Following quickly on its Squids news, Ape Entertainment announced this morning that it’s signed a deal with developer Imangi Studios to release a series of graphic novels and digital comics based on the popular video game Temple Run.
Debuting in 2011, the endless action game revolves around explorers who attempt to steal an idol from a temple while being chased by demonic monkeys. According to the publisher, the comics will delve into the backstory of the explorers as well as the mysteries of the ancient temples. No word on the monkeys, though.
“Temple Run is by far one of my favorite adventure games on the App Store,” Ape CEO David Hedgecock said in a statement. “The thrilling gameplay plays into our plans very nicely for an extraordinary storyline that we know fans will enjoy.”
As with the previously announced Squids, the Temple Run comics will be released in print and through a standalone app for iPad, iPhone and iPod touch.
Ape has already met with great success with its adaptations of the games Pocket God — the first issue alone has sold 200,000 copies – and Cut the Rope.
comiXology is the big dog of iPod/iPad comics readers; they got into the game early, their interface is the easiest to use, and they have a lot of comics in their catalog.
Sometimes success can trip you up a bit, though. In addition to its own Comics reader, comiXology developed iPad apps for a number of comics publishers, including Marvel and DC, and this led to complaints from smaller companies that they were having trouble getting a spot on comiXology’s digital shelf. At NYCC last month, I talked to comiXology CEO David Steinberger, and he told me that they were going to make their toolbox available to independent publishers so they can prep their own work for the app, which will hopefully speed up the process. Now they have made it official.
ComiXology began by reaching out to a few publishers for a private “alpha” phase of the program; Tokyopop, Devil’s Due, Arcana Comics and Scott Admunson, creator of Barbarian, signed on, and perhaps the most visible of the comics was Tokyopop’s Hetalia: Axis Powers, a manga with strong advance buzz that appeared on comiXology the same day it was released in print (but after its digital release via Zinio). Now they will be inviting more publishers to participate. The ultimate goal will be to make the tools available to everybody, and this sounds pretty visionary:
The final product will be part of a comprehensive online system, allowing seamless submission for digital publishing for all comic book creators and publishers in an iTunes-like model.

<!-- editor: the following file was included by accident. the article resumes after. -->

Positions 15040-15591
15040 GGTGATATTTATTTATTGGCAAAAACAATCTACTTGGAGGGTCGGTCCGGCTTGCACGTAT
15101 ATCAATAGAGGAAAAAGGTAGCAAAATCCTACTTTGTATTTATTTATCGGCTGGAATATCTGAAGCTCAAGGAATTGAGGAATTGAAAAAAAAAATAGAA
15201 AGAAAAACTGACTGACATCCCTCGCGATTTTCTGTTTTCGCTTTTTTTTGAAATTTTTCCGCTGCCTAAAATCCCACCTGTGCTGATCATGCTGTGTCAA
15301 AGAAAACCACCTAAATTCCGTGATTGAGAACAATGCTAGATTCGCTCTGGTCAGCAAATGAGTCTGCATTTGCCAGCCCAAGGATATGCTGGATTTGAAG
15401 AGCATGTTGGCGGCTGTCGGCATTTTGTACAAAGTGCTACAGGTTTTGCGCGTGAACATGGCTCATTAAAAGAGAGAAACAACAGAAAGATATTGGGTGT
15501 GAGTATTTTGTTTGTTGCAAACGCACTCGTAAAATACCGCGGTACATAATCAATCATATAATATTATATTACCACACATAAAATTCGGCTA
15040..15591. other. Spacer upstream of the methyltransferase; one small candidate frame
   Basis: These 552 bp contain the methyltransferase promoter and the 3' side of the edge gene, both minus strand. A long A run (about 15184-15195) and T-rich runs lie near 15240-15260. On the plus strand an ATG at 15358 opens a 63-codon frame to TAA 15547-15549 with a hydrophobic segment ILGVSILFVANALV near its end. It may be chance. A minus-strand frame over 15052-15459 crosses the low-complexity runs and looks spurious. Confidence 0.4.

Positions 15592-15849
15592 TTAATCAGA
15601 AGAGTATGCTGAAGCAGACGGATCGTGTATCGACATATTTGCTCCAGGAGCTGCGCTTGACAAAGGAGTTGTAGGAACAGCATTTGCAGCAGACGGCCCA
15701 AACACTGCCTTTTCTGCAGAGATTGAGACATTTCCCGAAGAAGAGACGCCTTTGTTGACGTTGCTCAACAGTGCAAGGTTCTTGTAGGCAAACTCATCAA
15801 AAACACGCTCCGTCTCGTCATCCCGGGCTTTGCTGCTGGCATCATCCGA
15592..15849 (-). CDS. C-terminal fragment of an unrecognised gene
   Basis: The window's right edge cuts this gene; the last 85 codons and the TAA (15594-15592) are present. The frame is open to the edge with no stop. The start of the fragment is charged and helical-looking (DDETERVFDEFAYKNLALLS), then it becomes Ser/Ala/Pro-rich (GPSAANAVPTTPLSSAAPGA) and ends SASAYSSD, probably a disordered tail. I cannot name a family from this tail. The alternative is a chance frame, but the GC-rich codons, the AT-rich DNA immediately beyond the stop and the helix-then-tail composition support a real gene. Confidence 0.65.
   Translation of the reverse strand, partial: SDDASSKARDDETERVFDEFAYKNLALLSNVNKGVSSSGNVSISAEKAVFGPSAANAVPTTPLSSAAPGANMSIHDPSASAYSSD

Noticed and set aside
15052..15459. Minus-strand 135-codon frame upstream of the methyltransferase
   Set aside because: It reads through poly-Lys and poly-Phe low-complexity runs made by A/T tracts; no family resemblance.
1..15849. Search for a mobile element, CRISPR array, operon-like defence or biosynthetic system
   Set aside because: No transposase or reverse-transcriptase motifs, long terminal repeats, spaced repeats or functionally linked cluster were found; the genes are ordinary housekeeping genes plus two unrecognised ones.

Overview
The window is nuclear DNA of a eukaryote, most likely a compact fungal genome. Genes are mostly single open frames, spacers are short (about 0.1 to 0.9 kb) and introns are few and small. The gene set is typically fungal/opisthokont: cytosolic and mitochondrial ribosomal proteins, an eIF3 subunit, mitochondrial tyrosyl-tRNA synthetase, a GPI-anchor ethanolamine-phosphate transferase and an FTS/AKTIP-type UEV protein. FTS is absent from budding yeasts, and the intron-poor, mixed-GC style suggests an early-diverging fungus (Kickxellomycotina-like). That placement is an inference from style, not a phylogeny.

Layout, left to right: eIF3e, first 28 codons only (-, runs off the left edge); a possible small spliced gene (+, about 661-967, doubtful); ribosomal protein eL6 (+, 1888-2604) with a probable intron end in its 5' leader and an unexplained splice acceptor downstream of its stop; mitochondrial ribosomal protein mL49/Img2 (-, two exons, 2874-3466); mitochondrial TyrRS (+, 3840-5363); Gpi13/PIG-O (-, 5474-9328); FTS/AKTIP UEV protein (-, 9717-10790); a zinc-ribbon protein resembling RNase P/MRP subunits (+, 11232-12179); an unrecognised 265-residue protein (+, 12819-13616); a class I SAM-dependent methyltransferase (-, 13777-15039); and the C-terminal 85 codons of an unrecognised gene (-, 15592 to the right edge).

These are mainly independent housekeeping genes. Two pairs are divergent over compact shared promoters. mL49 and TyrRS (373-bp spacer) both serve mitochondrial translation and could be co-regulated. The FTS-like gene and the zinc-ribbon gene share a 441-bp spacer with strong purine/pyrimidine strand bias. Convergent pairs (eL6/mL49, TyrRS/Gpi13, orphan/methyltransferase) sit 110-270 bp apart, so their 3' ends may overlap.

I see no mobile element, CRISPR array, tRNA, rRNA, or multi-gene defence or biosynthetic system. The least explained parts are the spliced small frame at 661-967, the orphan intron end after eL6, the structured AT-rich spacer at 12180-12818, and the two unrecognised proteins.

That’s an amazing vision for a small company but comiXology has done a good job so far of getting in front of the trends. However, I wonder if their product isn’t blinding them a bit. Continue Reading »
The Japanese publisher Square Enix, whose properties include the best-selling series Black Butler and Fullmetal Alchemist, revealed its online manga plans at the Tokyo Game Show yesterday.
Square Enix already has a website through which fans can purchase games, and they set up an online manga site for North America in July, with some sample chapters and an announcement that its digital media store would launch in Fall 2010. According to the information released at the Game Show, that date has been pushed back to winter. Square Enix already allows users to buy games through their website, and they will use the same system for manga, so existing users will not have to create new accounts.
Several Square Enix properties, including Black Butler, Soul Eater, and Pandora Hearts, are licensed by Yen Press but are not available on Yen’s online Yen Plus magazine. It looks like those series will be running on the Square Enix website.
As far as other platforms are concerned, Square Enix seems to be moving cautiously. In November, it will launch Gangan Online, an iPad and iPhone/iPod Touch app, but that will only be available in Japan, and foreign-language versions are not in the cards for the immediate future.
I thought that I might be writing about reading comics on Apple’s revolutionary new tablet, a much-rumored expanded version of the iPod, by now, but their September meeting came and went with no news on that front. So I’m still reading on my iPod Touch, which has the virtues of clarity and portability and the vice of tininess.